2016 was the 400th anniversary of Shakespeare’s death. Leaders can learn a lot about how to create a year with a “happy ending” from Shakespeare.
If there is no problem, then there is no story!
Tragedy or comedy, a good story always has a problem to overcome. What makes Romeo and Juliet as compelling today as it was when written is the real life problems they face. The same is true of teams at work. All teams face problems. The problems are what makes life at work interesting and memorable. The problems create opportunities to learn. Therefore as a leader, you should not seek to have a team without problems, but rather a team that can overcome the problems.
Great leaders and great teams aren’t great because they don’t have problems. They are great because they face, and overcome, many huge problems. Ghandi, Gates, and Gerstner all faced big problems—and their stories were not tragedies. They were happy endings because of how they responded to the problems.
Resentment, passive aggressiveness, and hurt feelings linger from poorly handled problems and prevent teams from moving forward. Team failure and the metaphorical death of the leader is inevitable when conflict is avoided or mishandled.
Teams that end up with a happy ending are ones that break through the issues. Leaders that have the judgment, guts, and skills to work through problems positively end up experiencing a happy ending. The leader sees the issues, the issues are raised, worked through, and resolved. There is a breakthrough of teamwork, team attitude, team communication, etc. This is why we call our team-building sessions team breakthrough sessions. Teams need to break through issues to get to higher levels of productivity.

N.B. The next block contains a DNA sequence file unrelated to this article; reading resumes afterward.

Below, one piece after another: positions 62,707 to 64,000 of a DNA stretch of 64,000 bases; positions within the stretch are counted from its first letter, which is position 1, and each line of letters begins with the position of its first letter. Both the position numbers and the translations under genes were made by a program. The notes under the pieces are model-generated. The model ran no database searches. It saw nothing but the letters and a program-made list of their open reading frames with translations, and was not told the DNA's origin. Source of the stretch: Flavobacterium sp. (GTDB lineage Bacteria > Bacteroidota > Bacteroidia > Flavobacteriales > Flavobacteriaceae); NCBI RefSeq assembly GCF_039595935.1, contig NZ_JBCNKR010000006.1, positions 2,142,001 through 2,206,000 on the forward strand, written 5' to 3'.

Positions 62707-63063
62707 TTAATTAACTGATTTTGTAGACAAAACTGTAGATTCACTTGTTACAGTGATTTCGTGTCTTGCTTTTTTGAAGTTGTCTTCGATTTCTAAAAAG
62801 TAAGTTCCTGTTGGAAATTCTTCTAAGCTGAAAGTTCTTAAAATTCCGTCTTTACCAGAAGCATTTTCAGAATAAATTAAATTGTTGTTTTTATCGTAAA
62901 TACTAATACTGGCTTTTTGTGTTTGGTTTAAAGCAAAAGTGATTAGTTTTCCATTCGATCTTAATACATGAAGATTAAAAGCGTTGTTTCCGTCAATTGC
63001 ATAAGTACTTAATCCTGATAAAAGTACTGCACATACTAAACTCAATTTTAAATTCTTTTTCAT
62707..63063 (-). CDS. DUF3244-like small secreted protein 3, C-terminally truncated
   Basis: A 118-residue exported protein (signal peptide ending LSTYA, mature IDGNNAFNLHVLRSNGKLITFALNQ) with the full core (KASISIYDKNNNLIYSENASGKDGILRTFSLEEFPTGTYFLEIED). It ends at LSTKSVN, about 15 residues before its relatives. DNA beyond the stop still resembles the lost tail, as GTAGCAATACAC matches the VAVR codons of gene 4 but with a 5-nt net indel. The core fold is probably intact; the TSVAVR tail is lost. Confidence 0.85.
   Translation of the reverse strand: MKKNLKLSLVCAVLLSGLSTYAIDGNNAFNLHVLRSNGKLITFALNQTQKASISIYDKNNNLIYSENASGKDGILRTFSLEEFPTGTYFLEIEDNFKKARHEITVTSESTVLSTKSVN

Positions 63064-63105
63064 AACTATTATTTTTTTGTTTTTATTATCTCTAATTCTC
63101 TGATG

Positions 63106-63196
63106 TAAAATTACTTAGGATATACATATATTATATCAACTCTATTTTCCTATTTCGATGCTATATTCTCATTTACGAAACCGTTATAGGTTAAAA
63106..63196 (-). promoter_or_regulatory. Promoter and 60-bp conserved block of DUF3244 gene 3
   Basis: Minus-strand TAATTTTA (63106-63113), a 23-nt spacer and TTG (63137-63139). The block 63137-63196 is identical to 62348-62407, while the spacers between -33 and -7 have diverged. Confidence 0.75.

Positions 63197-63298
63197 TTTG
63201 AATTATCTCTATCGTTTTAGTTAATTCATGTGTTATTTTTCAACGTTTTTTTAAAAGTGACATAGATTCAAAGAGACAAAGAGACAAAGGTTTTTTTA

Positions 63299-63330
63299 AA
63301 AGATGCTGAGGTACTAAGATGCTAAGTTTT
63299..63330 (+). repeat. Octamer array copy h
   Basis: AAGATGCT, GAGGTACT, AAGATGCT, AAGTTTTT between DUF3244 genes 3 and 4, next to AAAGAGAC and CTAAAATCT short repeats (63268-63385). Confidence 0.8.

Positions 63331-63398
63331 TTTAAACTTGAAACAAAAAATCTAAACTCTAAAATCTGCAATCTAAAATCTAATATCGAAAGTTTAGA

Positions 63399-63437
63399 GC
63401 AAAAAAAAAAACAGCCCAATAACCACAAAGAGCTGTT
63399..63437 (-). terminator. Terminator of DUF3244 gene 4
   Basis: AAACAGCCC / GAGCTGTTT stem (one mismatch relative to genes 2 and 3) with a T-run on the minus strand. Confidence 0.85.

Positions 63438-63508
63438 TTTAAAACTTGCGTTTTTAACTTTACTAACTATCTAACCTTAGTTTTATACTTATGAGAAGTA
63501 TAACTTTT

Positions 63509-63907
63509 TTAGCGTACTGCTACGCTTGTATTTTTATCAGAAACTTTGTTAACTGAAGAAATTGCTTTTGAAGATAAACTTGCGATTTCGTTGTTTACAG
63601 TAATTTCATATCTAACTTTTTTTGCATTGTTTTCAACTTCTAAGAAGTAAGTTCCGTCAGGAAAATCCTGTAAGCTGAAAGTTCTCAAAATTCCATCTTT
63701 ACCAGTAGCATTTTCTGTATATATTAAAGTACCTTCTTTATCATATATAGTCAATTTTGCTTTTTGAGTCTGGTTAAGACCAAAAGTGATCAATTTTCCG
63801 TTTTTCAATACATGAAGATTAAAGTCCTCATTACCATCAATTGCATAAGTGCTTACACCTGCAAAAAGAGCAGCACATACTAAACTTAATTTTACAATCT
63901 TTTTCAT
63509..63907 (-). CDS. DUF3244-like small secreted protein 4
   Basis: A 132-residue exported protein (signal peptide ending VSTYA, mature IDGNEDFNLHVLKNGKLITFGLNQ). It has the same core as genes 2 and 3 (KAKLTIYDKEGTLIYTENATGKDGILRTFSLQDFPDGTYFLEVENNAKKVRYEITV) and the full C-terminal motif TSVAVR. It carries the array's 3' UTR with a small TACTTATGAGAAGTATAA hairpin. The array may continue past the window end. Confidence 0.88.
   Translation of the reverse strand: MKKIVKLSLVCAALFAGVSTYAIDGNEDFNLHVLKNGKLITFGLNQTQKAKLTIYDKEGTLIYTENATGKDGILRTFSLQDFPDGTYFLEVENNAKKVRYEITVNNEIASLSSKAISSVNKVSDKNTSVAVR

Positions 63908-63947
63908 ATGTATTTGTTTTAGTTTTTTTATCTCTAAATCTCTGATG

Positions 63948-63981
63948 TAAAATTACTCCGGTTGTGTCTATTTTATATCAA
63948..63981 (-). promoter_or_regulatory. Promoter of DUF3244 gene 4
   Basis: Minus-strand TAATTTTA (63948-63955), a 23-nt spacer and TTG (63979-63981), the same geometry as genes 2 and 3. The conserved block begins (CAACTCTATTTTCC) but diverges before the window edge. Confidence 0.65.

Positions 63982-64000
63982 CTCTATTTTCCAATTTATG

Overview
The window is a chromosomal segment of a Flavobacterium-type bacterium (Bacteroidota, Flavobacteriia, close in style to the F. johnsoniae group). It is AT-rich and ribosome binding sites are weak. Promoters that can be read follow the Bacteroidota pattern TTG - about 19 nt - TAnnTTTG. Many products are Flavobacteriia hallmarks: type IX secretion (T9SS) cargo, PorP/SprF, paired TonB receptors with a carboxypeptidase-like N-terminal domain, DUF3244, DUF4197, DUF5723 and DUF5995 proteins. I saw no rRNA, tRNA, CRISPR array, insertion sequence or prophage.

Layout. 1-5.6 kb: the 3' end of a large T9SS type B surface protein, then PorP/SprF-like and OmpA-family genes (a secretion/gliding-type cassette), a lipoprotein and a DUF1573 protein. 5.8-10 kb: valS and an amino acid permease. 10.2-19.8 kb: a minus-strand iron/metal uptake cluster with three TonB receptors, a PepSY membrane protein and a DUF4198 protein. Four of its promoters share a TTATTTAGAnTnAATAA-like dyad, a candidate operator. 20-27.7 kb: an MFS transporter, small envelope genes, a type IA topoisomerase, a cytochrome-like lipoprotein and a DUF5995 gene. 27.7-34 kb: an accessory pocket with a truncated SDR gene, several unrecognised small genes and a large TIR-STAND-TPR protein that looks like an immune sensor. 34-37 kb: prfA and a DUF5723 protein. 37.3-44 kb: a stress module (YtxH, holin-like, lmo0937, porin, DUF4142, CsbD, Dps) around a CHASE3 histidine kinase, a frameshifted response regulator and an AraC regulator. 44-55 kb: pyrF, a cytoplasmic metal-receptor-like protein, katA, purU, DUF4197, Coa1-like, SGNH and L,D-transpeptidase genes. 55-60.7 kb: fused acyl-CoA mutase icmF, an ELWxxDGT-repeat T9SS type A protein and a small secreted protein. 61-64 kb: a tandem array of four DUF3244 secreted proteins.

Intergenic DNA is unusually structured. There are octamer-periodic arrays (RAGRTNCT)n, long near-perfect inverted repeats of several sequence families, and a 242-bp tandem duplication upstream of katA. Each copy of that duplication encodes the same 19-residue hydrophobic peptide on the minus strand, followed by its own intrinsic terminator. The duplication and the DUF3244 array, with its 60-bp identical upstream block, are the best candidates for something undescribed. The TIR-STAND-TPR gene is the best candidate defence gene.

Leaders Choice: Comedy or Tragedy
To avert team tragedy, leaders must positively face their team problems. Here are some keys for leaders to happy endings:
Procrastination is the enemy of a comedy. For example, several executives at clients of ours have finally decided to deal with attitude issues after several years of knowing about it. At one, when people learned of a key person leaving, its people said, “I am not surprised” and “What a relief.” This is now the beginning of new, happy chapter and the possibility of a happy ending. Firing or reassigning people is facing conflict and will create a happy ending for many. The longer you wait, the longer you forestall a happy ending.
Not listening creates team tragedies. I wish I could count on only one hand the number of executives who have prevented happy endings by not listening. I can’t. Not listening is pervasive. The need to be right and the need be in control steers teams down an unhappy path. I know this because we are often brought in to help a team change course, and it turns out that the leader doesn’t hear what the team needs.
Happy endings are a hero’s journey. I have watched many senior executives and middle managers face the challenges of creating positive results. It is a hard road. It is not for the faint of heart. It requires showing up every day with an optimistic spirit, ready and willing to fight the good fight. There will be resistance. There will be unforeseeable obstacles thrown in front of you. Whether tragedy or happy ending, it is a hero’s journey, requiring all your heart mind and spirit to face the challenges head on.
Everyone on the team truly wants to look back on the year and see a year worth living, time well spent, and results well achieved. They want a “happily ever after.” They are looking to you to help write that story. Your job in this last part of the year is to see the challenges plainly and face them with the mindset of the hero—unafraid, strong, and optimistic.